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Can Dry Eyes Cause Headaches?

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A young woman caressing her head as she experiences a headache while working on her computer.

Dry eyes are a common eye concern that affects millions. While others find it to be a minor annoyance, some may experience headaches in addition to dry eye symptoms.

There’s an associated relationship between dry eyes and headaches. When our eyes are dry, they can become increasingly strained and sore, which can in turn trigger headaches. 

What is Dry Eye Disease?

Dry eye disease (DES) is one of the most common chronic eye conditions that affects approximately 16 million Americans

Dry eyes refer to the dry, gritty, and irritating sensation that one might feel covering the surface of their eye. This sensation occurs when your eyes don’t produce enough tears to keep your eyes moisturized or when your tears evaporate too quickly. 

There are two main types of dry eyes and each has different underlying causes that lead to eye irritation: 

  1. Aqueous-tear Deficient Dry Eye (ADDE): This dry eye is caused when the eyes’ tear glands don’t produce enough tear fluid to keep the eye lubricated and moisturized. This type of dry eye is less common as it makes up about 10% of dry eye cases. It’s commonly associated with autoimmune conditions.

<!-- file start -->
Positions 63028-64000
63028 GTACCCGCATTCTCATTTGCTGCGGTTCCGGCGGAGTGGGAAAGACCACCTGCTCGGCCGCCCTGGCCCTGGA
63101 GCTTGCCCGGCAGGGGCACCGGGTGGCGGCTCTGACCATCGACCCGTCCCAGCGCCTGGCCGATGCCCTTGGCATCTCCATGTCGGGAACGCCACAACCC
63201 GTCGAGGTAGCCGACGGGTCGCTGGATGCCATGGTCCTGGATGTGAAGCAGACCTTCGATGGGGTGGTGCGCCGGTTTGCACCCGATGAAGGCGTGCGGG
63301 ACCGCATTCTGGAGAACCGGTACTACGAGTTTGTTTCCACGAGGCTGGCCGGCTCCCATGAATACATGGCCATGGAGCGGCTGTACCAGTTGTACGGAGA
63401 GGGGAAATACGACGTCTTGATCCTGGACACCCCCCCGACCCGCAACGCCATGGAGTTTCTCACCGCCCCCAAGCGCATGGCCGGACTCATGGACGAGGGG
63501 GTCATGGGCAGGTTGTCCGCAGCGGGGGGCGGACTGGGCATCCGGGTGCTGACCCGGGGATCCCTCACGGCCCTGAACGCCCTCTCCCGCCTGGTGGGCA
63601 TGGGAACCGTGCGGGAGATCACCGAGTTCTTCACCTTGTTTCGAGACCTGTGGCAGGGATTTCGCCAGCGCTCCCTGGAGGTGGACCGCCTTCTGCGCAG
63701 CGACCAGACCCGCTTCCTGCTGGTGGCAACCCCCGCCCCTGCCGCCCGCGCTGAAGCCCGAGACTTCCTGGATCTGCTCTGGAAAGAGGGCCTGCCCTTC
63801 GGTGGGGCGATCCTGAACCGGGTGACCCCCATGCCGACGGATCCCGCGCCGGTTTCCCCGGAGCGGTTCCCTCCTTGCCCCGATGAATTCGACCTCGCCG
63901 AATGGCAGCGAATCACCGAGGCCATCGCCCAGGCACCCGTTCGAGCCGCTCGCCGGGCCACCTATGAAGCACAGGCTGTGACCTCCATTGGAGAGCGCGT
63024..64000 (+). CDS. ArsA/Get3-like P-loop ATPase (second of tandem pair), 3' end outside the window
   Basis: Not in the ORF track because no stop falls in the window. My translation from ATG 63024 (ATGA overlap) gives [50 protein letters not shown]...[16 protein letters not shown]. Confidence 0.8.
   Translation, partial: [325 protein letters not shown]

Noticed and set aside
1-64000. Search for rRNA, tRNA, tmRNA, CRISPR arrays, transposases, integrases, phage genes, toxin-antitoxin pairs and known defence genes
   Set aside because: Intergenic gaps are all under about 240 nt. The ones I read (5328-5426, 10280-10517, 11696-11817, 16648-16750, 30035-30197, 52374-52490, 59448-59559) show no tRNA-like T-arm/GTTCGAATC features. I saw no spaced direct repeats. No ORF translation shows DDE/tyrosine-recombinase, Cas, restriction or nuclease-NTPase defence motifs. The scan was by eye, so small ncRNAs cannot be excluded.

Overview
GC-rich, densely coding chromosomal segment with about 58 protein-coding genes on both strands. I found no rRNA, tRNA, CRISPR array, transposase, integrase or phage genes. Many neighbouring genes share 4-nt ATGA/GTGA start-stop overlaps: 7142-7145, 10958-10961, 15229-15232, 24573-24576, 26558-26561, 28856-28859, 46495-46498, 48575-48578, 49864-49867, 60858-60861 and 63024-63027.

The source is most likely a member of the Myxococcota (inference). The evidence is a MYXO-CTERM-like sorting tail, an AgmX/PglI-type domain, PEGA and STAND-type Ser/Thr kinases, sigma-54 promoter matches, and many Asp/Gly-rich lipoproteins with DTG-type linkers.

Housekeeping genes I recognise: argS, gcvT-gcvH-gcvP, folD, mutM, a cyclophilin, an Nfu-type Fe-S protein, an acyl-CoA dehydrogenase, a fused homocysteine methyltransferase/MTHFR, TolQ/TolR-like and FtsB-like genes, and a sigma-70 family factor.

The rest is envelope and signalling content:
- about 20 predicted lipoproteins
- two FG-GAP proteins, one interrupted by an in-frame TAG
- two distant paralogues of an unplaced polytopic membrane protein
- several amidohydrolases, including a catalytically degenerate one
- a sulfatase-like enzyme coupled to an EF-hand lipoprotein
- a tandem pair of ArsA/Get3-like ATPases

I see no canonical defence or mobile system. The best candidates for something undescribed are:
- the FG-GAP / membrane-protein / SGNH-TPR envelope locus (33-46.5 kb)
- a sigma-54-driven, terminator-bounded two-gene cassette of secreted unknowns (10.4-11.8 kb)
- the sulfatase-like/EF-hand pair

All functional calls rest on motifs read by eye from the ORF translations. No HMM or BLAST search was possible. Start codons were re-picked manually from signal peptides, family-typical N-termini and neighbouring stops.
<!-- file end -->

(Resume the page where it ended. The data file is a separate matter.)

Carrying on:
2. Evaporative Dry Eye (EDE): Most cases of dry eyes are due to EDE which occurs when tears evaporate too quickly from the eyes’ surface due to an unstable tear film.

Some individuals may experience a combination of both types of dry eyes which is referred to as mixed dry eyes. 

While DES is a chronic condition, symptoms can be managed to maintain a comfortable quality of life. Understanding the type of dry eye helps to develop an effective treatment and management plan. 

Causes & Symptoms of Dry Eyes

DES is caused by a mosaic of different factors ranging from genetics, medications, environmental conditions, and lifestyle habits. Factors like age, medication, and medical conditions increase the risk of developing ADDE. 

Common symptoms of dry eyes may include: 

  • Blurry vision
  • Burning or stinging sensation 
  • Frequent blinking 
  • Light sensitivity 
  • Redness 
  • Watery eyes 

Potential causes of EDE may include: